This Thanksgiving, I want to reflect on the contributions of some of the unsung heroes of American democracy, industry, and science. They’re not household names, but we owe them a debt of gratitude, for others more well-known have built on their foundation.

We know of course about the contributions of Thomas Jefferson to the political, cultural, and scientific life of this nation. But are you aware of George Wythe, his mentor? Born in 1726 and living long enough to see the birth of a new nation, Wythe was probably the first great American law teacher. In his home in Williamsburg could be found not only Jefferson, but also John Marshall and Henry Clay. It was Wythe who in 1764 drew up a forceful objection to the oppressive Stamp Act. He signed the Declaration of Independence and was a member of the Constitutional Convention in 1787.

We can imagine the influence of Wythe on Jefferson as the young man read law in his home in the 1760s. The conversations they must have had, the people to whom Wythe introduced Jefferson, the sharpening of Jefferson’s intellect all led to that day when Jefferson wrote the Declaration. They influenced him as an ambassador to France and in his presidency. We owe a great deal to Thomas Jefferson, but we must remember the one who taught that great man and know that we stand on his shoulders as well.

We stand on the shoulders of those whose accomplishments have given us the tools and technological advances and advantages we take for granted day after day. People with names like Copernicus, Galileo, Newton, Edison, Curie, Pasteur, Einstein, Dyson, von Braun, Watson and Crick, Kelly Johnson, Chuck Yeager, John Glenn. We don’t know their names, but we need also to reach far, far back to the primeval person who first discovered how to make a fire anywhere or the one who first fashioned a stone tool or fitted a wheel to a cart or set down thoughts in cuneiform writing.

It is true we have great minds living today, and the succession of wonders keeps coming at a breathtaking pace. At the beginning of this century, it was estimated that more information had been generated from 1970-2000 than in the past 5,000 years! One weekday edition of the New York Times contains more information than the average person encountered in his or her entire lifetime in seventeenth century England.

But to paraphrase Ecclesiastes, is there anything really new? Are we not simply privileged to add rows to the ever-higher human pyramid? Would we have space travel without the work of Copernicus or Newton or the firm stand of Galileo against superstition and dogma? Or DNA testing or genetic engineering and therapy without the discoveries of Watson and Crick in the late ‘50s? We owe a tremendous debt to those who invented the computer or the MRI or the laser. Regarding the last, in 1917 Albert Einstein recognized the existence of stimulated emission of radiation from atoms. It took until the 1950s, though, to find ways to use such an emission in devices. The American physicists Charles H. Townes and A.L. Schawlow and two Soviet physicists first showed that it was possible to construct a device using light in wavelengths we can see. The first laser was constructed in 1960 by Theodore Maiman in this country and used a rod of ruby. These guys are, again, not exactly household names, but we owe them a debt.

Think about it. Have you ever had laparoscopic surgery? I have, and I am grateful for lasers every time I think about my four little scars versus the big one my dad got when he had his gall bladder removed 30 years ago. Does your credit card have a hologram on it? Lasers again. Ever use a laser pointer in a presentation? Things we take for granted and enjoy are ours because we stand on the shoulders of those with the intellect, the resources, the imagination to conceive of them, develop them, and build them.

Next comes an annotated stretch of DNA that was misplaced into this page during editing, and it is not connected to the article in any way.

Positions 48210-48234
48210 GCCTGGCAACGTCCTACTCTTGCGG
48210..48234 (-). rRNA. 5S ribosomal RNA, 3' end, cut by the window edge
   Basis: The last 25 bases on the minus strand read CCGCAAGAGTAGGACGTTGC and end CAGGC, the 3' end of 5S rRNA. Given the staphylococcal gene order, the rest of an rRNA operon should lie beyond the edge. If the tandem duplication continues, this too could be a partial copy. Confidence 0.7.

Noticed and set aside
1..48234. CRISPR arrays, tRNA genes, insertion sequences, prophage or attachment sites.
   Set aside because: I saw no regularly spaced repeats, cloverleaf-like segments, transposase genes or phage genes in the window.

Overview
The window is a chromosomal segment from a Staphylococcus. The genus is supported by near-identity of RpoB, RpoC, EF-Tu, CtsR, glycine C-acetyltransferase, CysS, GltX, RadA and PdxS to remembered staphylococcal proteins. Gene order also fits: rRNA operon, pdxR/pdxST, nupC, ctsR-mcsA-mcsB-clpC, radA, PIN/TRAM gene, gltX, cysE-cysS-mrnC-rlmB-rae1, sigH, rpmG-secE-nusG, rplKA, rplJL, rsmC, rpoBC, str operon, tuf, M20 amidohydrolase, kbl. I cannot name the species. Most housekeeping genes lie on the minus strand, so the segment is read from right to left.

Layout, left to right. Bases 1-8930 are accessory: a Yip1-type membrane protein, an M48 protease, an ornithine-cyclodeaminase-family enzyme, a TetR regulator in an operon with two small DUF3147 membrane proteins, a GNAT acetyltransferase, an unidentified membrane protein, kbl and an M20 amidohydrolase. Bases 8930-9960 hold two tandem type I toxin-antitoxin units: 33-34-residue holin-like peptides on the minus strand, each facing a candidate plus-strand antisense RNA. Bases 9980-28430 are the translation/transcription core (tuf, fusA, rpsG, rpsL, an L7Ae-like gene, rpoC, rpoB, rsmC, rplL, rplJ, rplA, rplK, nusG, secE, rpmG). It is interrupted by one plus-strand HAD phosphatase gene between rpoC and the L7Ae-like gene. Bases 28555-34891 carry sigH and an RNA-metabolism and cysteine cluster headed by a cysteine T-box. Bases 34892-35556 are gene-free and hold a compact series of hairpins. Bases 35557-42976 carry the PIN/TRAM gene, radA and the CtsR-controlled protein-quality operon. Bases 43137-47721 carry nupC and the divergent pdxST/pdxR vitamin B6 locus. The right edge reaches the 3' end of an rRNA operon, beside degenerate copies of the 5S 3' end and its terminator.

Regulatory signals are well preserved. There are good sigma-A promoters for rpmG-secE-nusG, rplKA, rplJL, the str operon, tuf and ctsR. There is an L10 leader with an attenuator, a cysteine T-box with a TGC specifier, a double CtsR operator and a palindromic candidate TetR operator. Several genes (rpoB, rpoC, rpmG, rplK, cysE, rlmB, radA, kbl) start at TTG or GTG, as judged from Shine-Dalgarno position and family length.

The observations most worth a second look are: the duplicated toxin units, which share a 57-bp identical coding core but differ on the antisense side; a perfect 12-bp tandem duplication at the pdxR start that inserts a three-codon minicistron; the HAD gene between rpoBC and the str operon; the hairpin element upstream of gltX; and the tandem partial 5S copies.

We’ve got so much to be thankful for this holiday. At the top of our list, let there be those on whose shoulders we stand, who have made it possible for us to be and do what we are today.

© 2009 Tom Cheatham

Please note: There will be no post next Friday.


Four years ago today Susan’s dad Neal came to live with us. It was an interesting, uplifting, and at times challenging journey for all.


Neal joined the Church Triumphant on October 11. It is my privilege to bear testimony to his faith and invite my readers to join me in following his example.


“…[G]ive thanks in all circumstances; for this is the will of God in Christ Jesus for you…” (1 Thessalonians 5:18).


“The Lord is near. Do not worry about anything, but in everything by prayer and supplication with thanksgiving let your requests be made known to God” (Philippians 4: 5b,6).


One of the qualities I admired most about Susan’s late father Neal was his thankfulness. Even in his time of decline, when some days he barely said a word, he was always grateful. And for the smallest things. A glass of milk. Fresh figs from our backyard tree. Help with some personal task he could no longer do for himself.


You don’t just wake up one morning and become a person who lives with gratitude. Neal’s whole life was like that. He wasn’t greedy. He wasn’t fancy. His needs and wants were simple. And whatever he had and got was always a gift from “the good Lord,” as he consistently called God.


What if every day you and I gave thanks for the “little” things? Hot buttered grits, salted just right. Licks on the nose from a loyal dog. That first taste of morning coffee. Cute chickadees and barking wrens. Multi-tools. Warm woolen socks. A page-turner book that excites the imagination. Playful teasing and banter with spouse, family or friends. A smile, a hug, a twinkle in the eye from a loved one when the day hasn’t turned out very well. If we were to reflect a bit, all these are really the essence of life.


Imitate Neal. Be grateful every day. Let that be our commitment this Thanksgiving.


© 2008 Tom Cheatham